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Spanish email security firm Spamina is staking the success of its newly launched Brazilian unit on the adoption of its cloud-based solutions, Brazil country manager Luis Quintino told BNamericas.
"It's our first year here; we just got off the boat, and so it's difficult to talk about exact sales goals," he said. "I am focusing on having the [sales] channels and marketing activities in place, and I expect to end 2011 with 30-40 good channels. I think 30 channels would be more than enough to cover any sales expectations."
Spamina's email security suite comprises firewall products, including antivirus and anti-spam blockers; archiving solutions for indexing and archiving emails; data loss protection; and encryption protection. All of these services were sold in the past through software licenses and client arrangements, but they can now be marketed through the cloud.
"Instead of having the upfront investment, you can get to the point where this is like the electricity you use," Quintino said. "You can turn it on and off and pay for what you use."
Offering public clouds, based out of a Spamina datacenter, and private clouds, hosted through clients' internal infrastructures, Quintino plans to target mainly medium and large businesses across multiple sectors.
"Our cloud solutions could be sold to anyone, from financial and corporate markets to government and other public agencies," he said. "The beauty of this is it's a concept that can work for someone who wants to screen 50 email boxes or 2mn boxes. Scalable distributed architecture (SDA) allows you to grow the boxes practically to a limitless number."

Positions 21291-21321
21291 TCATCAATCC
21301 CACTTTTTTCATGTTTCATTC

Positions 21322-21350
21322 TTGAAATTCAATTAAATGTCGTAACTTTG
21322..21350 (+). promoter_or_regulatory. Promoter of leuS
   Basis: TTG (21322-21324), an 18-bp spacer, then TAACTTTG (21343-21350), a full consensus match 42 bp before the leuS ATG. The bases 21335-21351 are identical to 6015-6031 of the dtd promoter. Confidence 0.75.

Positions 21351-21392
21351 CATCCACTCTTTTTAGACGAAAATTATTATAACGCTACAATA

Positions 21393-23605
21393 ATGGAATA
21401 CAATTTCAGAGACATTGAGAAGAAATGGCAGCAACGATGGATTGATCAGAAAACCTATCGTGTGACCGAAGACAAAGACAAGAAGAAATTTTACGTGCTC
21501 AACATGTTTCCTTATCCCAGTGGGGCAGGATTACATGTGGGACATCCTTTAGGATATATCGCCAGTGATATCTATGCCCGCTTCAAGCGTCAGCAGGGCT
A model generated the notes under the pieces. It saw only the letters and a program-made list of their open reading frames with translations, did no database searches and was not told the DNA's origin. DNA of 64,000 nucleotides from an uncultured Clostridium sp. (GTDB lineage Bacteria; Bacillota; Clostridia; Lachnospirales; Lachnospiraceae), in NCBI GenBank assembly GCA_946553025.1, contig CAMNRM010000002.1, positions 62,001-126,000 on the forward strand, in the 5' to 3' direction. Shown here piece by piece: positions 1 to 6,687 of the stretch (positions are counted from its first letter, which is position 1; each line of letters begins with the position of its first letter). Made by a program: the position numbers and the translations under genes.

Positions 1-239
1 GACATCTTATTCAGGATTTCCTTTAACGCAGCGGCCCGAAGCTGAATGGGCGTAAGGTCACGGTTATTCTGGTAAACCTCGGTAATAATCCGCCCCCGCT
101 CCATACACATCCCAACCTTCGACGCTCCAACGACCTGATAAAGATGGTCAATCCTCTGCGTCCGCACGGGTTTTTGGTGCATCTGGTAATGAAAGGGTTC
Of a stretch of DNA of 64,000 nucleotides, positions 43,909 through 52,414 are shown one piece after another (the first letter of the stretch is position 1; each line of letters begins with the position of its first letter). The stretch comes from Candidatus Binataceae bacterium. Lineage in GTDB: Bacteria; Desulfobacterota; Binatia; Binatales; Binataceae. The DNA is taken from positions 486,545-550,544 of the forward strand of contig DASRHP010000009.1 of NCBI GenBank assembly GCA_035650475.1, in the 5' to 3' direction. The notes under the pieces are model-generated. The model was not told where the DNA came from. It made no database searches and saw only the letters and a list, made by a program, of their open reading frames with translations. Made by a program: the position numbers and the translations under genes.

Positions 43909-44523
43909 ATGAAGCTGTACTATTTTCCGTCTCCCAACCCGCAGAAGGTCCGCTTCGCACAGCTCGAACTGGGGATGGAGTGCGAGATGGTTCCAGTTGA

COMPETITIVE ENVIRONMENT, SHRINKING MARGINS
Spamina holds Brazil in particularly high regards, according to Quintino, because of the country's economic growth projections and the sophistication of its IT market. "The landscape is very competitive with many strong brands," he said. "Then again, there's space for a newcomer and new ways of doing business."
The competition, meanwhile, is reducing margins, as customers want to pay less for higher-quality services, Quintino said. Still, everyone from software to hardware companies want a piece of the action, or at least want to avoid being left behind.
"Everyone is jumping on the bandwagon. On eight out of 10 websites these days, you see someone talking about the cloud," he said. "I can't predict what percentage of all services that cloud solutions are going to represent for us [in the future], but I would guess it would be a very high percentage."
Spamina started operations in Europe and has since moved into Latin America, with a particular focus on Brazil and Mexico. The firm also set up cloud services with Spanish telecom operator Telefonica in Florida - even though Spamina has yet to attend to the US market - to host services for clients in the Caribbean.
The company continues to explore partnerships with "top security" firms in Brazil, Quintino added, but will sustain its direct sales model for the time being.